And that’s everything I wanted to say about this game for now. I hope you enjoyed reading this article as much as I enjoyed writing it. I hope to be able to welcome you in a future article, but until then, have a great rest of your day and take care!

First Impression: Blue Dragon (XBOX360) ~ Helpful Shadows

BlueDragonWikipedia entry

It has been quite some time since I have written an article about a game on the XBOX360. Which is quite surprising to me, since I bought my XBOX360 from an old classmate of mine three-ish years ago. Anyways, I’m glad that I bought the system since when I moved in September of last year, I had a lot of issues with getting my internet up and running, so it was my DVD player. Besides that, I kept playing games on it since it was on anyways. Anyways, earlier this month I felt like browsing the XBOX360 Online store and I wanted to play an RPG. When I found Blue Dragon, a game I thought released only on Nintendo DS, was actually a series that started on the XBOX. I didn’t hesitate and bought the game for 20€. And, because you guys and girls voted for it on my Twitter, here we are. I’m going to talk about my first impressions of this game after playing this game for about 2-ish hours. Let’s dive right into this while I invite you to leave a comment in the comment section with your thoughts and opinions on the game and/or the content of this article.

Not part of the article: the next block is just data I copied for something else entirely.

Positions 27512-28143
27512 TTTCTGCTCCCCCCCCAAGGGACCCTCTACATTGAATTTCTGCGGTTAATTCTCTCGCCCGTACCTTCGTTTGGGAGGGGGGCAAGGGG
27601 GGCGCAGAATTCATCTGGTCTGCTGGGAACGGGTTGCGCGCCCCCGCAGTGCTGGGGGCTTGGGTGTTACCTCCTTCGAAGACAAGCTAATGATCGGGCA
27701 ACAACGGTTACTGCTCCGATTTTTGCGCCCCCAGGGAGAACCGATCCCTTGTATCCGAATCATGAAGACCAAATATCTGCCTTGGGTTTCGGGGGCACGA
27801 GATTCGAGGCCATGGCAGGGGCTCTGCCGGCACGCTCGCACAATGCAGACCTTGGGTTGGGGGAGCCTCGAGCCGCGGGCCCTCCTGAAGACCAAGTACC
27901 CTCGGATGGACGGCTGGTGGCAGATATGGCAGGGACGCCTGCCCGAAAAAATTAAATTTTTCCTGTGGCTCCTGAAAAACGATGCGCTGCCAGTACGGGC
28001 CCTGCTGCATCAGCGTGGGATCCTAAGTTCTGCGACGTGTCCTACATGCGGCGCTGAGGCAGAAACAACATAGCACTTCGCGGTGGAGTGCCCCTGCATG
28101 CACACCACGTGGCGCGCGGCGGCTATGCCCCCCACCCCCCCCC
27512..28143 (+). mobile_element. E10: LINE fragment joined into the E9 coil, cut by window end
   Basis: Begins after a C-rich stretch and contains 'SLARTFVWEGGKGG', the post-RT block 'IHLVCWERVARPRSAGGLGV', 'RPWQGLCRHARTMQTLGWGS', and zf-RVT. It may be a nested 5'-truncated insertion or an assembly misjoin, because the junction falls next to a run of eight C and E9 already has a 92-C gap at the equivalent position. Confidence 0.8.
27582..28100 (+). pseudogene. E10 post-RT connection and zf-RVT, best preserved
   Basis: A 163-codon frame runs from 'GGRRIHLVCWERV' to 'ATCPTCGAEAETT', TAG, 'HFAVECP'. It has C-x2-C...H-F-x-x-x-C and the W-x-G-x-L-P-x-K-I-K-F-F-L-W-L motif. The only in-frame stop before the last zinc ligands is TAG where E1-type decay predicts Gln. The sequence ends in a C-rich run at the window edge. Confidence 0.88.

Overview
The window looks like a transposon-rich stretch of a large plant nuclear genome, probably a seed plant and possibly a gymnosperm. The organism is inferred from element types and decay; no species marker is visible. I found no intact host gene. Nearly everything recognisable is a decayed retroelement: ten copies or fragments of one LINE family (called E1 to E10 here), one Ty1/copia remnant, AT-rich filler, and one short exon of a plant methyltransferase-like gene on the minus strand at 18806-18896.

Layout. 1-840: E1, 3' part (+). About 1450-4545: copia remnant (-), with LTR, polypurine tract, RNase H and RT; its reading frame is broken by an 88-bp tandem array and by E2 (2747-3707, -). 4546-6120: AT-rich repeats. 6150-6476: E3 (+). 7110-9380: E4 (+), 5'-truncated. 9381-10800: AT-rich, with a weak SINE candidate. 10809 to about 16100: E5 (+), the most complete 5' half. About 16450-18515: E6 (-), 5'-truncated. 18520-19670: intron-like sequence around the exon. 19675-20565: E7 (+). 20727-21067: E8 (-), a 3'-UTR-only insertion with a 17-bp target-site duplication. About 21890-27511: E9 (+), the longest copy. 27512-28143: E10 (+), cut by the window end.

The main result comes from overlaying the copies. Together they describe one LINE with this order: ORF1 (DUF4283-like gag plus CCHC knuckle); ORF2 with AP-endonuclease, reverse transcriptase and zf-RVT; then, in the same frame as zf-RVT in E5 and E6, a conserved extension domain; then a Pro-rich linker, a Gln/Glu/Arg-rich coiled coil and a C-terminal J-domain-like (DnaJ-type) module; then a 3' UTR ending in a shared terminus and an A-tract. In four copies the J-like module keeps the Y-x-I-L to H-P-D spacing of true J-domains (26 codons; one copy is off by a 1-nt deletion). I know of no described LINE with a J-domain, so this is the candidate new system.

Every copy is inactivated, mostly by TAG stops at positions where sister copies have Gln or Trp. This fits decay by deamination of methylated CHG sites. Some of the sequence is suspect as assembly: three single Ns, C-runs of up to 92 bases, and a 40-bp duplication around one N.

Helpful shadows

Blue-Dragon-XBOX-360In this game, you take on the role of Shu, Jiro and Kiuke. These three young kids live in a village that gets attacked yearly by a mysterious landshark. This landshark not only destroys almost the whole village but also caused several victims. During one attack, these three children want revenge on the landshark and try to trap and fight it. This doesn’t turn out so well and they get dragged away by the landshark. 

After a small exploration of the resting place of the landshark, they discover that the landshark is being controlled by somebody else who is taking great pleasure in seeing the destruction and panic. Our three heroes are able to escape this evil person but they also eat a special light orb which transforms their shadows into beats that make them not only stronger but also give them magic abilities. 

Now, allow me to be blunt and direct for a moment. If you expect a deep and rich story from this RPG, I’m afraid to say that you are barking up the wrong tree. The writing and the pacing is perfect for an children anime series. But, to be honest, I think it fits the game well. If the writers would have written a more grim plot with the whole “your shadow gives you special powers” plot you would either go more in the lines of a Persona game or risking that the story becomes too silly to be taken seriously.